Yet another leftist media narrative has collapsed with the Washington Post’s correction of its false claim that President Trump ordered a Georgia election official to “find the fraud” to help him overturn Joe Biden’s victory in Georgia on November 3.
Trump said no such thing, we now know. But more importantly, the correction also means that the House impeachment trial brief used to try President Trump for “incitement of insurrection” contains not one but at least two major falsehoods.
Those falsehoods are in the memorandum because House impeachment managers relied on leftist mainstream-media accounts of Trump’s actions and statements before and after the election to build their case.
What Trump Did Not Say
The original story claimed that Trump called Frances Watson, an investigator for Georgia Secretary of State Brad Raffensperger, and appeared on January 9, three days after the so-called “insurrection” at the U.S. Capitol, which the impeachment memo and resolution falsely claimed Trump inspired.
The false story ran under a false headline: “‘Find the fraud’: Trump pressured a Georgia elections investigator in a separate call legal experts say could amount to obstruction.”
The first paragraph of the false story under the false headline claimed that “President Trump urged Georgia’s lead elections investigator to ‘find the fraud’ in a lengthy December phone call, saying the official would be a ‘national hero,’ according to an individual familiar with the call who spoke on the condition of anonymity because of the sensitivity of the conversation.”
In other words, the reporter did not hear audio of the conversation.
Correction: Two months after publication of this story, the Georgia secretary of state released an audio recording of President Donald Trump’s December phone call with the state’s top elections investigator. The recording revealed that The Post misquoted Trump’s comments on the call, based on information provided by a source. Trump did not tell the investigator to “find the fraud” or say she would be “a national hero” if she did so. Instead, Trump urged the investigator to scrutinize ballots in Fulton County, Ga., asserting she would find “dishonesty” there. He also told her that she had “the most important job in the country right now.” A story about the recording can be found here. The headline and text of this story have been corrected to remove quotes misattributed to Trump.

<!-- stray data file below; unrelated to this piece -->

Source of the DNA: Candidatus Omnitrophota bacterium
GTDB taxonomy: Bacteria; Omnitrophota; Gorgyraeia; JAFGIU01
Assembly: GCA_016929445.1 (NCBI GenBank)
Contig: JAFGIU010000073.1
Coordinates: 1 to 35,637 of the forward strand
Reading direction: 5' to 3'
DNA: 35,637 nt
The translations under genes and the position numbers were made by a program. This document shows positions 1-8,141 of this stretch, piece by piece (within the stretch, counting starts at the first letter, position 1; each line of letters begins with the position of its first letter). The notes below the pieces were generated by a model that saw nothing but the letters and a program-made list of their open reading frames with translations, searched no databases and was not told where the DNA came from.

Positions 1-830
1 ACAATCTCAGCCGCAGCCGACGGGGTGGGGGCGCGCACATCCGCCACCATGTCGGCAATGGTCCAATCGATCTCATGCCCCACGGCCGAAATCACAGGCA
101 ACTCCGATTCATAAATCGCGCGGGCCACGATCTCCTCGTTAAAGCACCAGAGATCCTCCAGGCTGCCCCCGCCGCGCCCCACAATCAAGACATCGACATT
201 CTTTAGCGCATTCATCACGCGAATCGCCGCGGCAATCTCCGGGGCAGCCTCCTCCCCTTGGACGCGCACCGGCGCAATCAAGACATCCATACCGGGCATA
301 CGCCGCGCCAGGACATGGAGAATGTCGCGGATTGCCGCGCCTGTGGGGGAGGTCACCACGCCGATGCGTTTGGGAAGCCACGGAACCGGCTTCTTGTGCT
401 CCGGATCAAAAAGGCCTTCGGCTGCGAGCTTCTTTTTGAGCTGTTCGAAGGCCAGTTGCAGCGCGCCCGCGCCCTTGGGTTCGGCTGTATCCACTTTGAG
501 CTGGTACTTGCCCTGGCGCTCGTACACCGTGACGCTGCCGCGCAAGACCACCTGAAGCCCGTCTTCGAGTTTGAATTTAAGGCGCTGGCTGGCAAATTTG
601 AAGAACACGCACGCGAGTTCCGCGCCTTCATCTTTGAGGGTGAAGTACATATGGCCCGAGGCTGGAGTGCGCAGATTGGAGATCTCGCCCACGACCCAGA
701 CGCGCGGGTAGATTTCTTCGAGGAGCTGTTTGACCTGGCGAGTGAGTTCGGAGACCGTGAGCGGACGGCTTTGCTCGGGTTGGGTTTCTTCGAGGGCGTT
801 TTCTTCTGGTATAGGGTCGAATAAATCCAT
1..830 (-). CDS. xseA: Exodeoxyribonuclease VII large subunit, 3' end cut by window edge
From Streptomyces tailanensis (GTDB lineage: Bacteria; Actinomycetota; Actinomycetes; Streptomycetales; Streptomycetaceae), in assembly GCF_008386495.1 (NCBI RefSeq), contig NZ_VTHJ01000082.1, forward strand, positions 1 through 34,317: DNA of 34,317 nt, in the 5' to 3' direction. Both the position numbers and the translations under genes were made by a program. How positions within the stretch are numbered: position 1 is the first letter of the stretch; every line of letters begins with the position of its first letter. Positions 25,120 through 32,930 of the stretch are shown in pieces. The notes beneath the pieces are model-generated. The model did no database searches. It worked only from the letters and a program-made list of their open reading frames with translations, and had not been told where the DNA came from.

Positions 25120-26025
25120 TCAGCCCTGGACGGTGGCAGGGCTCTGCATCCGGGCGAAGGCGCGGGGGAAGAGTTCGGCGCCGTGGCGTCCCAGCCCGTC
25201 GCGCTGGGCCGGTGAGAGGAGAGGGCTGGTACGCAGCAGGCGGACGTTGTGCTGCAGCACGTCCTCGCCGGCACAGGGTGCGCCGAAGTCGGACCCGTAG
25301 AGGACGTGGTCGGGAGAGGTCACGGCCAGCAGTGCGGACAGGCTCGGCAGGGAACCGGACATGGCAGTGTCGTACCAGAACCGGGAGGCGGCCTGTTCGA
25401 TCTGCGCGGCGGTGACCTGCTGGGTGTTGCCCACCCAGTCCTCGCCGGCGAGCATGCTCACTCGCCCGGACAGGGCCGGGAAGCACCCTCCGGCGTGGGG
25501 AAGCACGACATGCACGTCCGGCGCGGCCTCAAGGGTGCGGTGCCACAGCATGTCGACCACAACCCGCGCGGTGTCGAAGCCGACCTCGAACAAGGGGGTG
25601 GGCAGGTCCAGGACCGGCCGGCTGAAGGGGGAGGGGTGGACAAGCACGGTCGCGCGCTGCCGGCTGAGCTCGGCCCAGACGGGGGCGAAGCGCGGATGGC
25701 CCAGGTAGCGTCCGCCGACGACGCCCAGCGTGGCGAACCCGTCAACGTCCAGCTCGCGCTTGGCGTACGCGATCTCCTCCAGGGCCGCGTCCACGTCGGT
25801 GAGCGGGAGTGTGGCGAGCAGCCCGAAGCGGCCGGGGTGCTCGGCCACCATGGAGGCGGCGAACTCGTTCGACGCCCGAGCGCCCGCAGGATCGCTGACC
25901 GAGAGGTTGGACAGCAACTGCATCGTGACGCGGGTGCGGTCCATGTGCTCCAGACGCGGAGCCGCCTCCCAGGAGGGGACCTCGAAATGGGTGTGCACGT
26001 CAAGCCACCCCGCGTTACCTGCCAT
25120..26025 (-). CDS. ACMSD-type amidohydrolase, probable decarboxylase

The falsehood would be bad enough on its own. But like the falsehood that rioters at the U.S. Capitol killed a police officer with a fire extinguisher, it made its way in the House impeachment brief.
“President Trump’s campaign to reverse the election results — and to keep himself in the White House — lasted through the days immediately preceding the assault on the Capitol,” the brief says:
On December 23, for instance, President Trump reportedly called one of Georgia’s lead election investigators, urging him to “find the fraud” and claiming that the official would be a “national hero” if he did so.
That claim footnoted the false claim in the Post.
Cop Had a Stroke
But that falsehood wasn’t the only one House leftists used to try Trump for high crimes and misdemeanors he did not commit. And the first one might have been the more egregious because House impeachment managers could and should have known it was false, as The New American reported.
“The insurrectionists killed a Capitol Police officer by striking him in the head with a fire extinguisher,” the House memo claimed. The source: A story in the New York Times headlined “A Capitol Police officer dies from injuries sustained during the pro-Trump rampage.” That story followed this one: “He Dreamed of Being a Police Officer, Then Was Killed by a Pro-Trump Mob.”
That officer was Brian Sicknick.
But long before the House trial brief went to the Senate, ProPublica had reported that Sicknick did not die “from injuries sustained during the pro-Trump rampage,” and that “insurrectionists” did not kill him by “striking him in the head with a fire extinguisher.”
In fact, after the riot, Sicknick told his brother that he felt fine. Next day, “the family got word that Brian Sicknick had a blood clot and had had a stroke,” ProPublica reported.
The Times was also forced to correct its falsehood.
The House impeachment memorandum cites law-enforcement affidavits in just six of nearly 292 footnotes.